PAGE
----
It’s true that we can get just about any kind of information we want online for free. But there’s one thing that many of us forget, and that is that access to that information is not free. Whether we subscribe to home internet service or visit sites from our phone, there is some kind of price involved to allow that access.
Even the free Wi-fi that’s available in a growing number of locations has a price, which is spectrum. With more consumers demanding free Wi-fi where ever they may roam, carriers are becoming more concerned that there won’t be much real estate left to give them.
But considering that internet is now considered to be a basic necessity by most of the world, access to the internet is anything but free. In the United States, citizens are paying more for less than ever before as far as internet access is concerned. To answer this, the National Broadband Plan was put in place to ensure every American had access to the internet. However, some are saying this isn’t good enough.
Open, Fast and Affordable
Instead of – or perhaps along with – the ideals of the National Broadband Plan, many say, should be the effort to make the internet not only quickly and openly accessible, but affordable to all as well. After all, European and Asian citizens, world leaders for internet adoption, speed and quality continue to defeat the United States year after year.
Revenue Potential Stifling Internet Access Fairness?
It may indeed be true that inadequate policy and pressure from internet providers is what is stifling the ideal of free or at least affordable internet access for all. There are some who feel that in not fixing their broken policies, Washington may have inadvertently made it possible for providers to charge more for service, yet leave some communities without a connection.
Although there are some communities who have become tired of waiting for a connection and created their own internet networks, the creation of others has been essentially outlawed by their states, some say due to pressure by big and influential ISPs.
The Matter of Compensation
Along with the ideal of reasonable internet access for all is the compensation issue. Who is currently receiving the bulk of the money consumers are spending for content access? Certainly not those who created the content, says at least one individual.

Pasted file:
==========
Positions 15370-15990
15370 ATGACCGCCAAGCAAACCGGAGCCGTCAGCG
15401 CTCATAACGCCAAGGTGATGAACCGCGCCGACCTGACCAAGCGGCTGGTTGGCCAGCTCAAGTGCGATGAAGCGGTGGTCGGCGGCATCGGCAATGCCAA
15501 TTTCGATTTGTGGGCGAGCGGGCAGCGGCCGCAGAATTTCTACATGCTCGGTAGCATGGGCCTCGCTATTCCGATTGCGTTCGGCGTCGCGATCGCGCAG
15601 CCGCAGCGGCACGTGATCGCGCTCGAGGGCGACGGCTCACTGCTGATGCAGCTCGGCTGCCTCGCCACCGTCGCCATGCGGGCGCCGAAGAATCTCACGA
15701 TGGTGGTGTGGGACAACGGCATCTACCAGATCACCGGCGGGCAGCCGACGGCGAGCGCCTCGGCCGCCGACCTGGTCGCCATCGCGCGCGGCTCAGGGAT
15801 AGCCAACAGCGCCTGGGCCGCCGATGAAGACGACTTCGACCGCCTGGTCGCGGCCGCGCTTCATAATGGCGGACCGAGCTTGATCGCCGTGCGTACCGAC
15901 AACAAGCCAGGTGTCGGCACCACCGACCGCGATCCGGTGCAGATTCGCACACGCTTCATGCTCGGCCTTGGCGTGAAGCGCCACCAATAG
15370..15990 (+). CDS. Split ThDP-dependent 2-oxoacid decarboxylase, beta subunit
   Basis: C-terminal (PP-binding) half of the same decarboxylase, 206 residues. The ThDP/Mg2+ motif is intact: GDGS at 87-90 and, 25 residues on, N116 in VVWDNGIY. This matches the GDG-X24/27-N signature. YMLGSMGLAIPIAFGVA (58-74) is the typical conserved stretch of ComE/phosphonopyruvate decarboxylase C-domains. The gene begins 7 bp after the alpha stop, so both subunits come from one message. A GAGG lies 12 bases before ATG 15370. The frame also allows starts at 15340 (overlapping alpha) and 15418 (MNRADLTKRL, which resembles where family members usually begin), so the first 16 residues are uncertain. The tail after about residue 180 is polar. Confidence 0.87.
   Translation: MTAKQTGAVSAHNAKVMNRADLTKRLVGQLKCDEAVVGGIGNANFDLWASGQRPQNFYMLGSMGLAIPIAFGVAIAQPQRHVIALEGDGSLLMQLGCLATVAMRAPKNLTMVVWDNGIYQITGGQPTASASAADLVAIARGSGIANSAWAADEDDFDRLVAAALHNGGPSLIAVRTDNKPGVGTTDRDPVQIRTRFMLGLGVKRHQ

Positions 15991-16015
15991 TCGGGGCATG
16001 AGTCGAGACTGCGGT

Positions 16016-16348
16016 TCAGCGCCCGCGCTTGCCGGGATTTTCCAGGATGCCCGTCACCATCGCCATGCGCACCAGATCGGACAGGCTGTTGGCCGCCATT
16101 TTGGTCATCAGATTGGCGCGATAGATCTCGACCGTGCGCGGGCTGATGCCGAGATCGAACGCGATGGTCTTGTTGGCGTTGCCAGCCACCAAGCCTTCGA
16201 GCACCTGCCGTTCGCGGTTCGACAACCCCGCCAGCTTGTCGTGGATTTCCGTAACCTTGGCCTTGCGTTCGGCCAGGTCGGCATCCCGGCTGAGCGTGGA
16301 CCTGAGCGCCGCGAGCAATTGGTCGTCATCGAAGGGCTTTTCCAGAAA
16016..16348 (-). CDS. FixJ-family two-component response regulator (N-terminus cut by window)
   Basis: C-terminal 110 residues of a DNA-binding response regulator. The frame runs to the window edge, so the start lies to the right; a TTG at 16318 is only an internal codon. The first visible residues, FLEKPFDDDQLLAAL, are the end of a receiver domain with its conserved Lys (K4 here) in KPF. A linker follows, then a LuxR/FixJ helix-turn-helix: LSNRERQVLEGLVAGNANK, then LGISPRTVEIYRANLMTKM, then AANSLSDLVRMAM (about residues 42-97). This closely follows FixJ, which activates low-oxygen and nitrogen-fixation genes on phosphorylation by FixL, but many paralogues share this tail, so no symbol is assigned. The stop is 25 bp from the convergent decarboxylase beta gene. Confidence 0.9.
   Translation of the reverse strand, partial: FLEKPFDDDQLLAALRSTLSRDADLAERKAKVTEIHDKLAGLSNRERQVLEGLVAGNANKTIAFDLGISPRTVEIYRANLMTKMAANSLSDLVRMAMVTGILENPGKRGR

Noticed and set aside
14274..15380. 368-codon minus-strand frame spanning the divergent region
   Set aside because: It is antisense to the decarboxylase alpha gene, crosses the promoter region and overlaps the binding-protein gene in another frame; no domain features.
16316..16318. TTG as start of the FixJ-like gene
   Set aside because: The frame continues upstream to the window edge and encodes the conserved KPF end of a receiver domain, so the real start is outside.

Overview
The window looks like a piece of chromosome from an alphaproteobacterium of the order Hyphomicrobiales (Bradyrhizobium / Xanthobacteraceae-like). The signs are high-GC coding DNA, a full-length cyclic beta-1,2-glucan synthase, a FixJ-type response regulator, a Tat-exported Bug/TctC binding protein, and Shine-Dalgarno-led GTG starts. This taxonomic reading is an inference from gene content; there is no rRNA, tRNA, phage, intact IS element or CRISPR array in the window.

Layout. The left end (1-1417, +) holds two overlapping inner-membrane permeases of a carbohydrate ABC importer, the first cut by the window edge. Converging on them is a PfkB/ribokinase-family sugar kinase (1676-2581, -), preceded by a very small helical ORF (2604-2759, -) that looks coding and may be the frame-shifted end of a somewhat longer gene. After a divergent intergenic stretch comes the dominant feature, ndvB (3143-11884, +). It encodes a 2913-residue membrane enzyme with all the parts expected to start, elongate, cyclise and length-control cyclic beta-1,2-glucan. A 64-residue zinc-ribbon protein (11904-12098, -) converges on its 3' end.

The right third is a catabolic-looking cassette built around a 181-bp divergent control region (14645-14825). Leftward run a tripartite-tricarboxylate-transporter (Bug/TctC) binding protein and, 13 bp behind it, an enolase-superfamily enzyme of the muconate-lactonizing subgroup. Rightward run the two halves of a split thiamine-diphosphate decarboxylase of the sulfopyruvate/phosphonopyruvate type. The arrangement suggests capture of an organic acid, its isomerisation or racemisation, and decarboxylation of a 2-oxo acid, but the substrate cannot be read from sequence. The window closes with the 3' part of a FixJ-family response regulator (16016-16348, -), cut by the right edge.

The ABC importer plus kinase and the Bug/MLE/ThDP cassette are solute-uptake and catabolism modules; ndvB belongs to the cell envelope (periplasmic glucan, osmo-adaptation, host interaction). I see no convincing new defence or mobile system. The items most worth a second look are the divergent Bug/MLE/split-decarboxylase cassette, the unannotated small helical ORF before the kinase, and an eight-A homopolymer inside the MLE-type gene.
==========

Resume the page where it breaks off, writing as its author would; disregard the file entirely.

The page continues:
In the old days, those who created content for the movies and television sold access to it. But today, there are many places to get content at no cost to the consumer, which begs the question about whether the creators get paid after internet providers and streaming services have taken their share.
On top of that is the opinion that people seem to be willing to pay exceedingly smaller amounts for the online content they consume. While this has certainly created a shift in what kinds of content are being monetized – things like our personal surfing habits – it has yet to replicate the same revenue that was once generated by movie theaters, TV ads and the sales of DVDs.
Are We Short-Changing Ourselves?
Some believe that we are robbing ourselves where it comes to what the internet could be, in favour of large revenues. It seems that many of the nation’s largest internet providers are the same companies which rate low on the scale for several factors by consumers.
But consumers are realizing their power in many arenas. The demand for more transparency in the companies we deal with has resulted in changes being implemented by those companies. In the case of internet providers, many have made the choice to introduce upgraded packaged which contain more customer benefits to give more value to their offerings. But is this enough?
Perhaps the solution to decreasing access costs and increasing the value of what we are currently getting from internet access providers is to continue to demand more from them.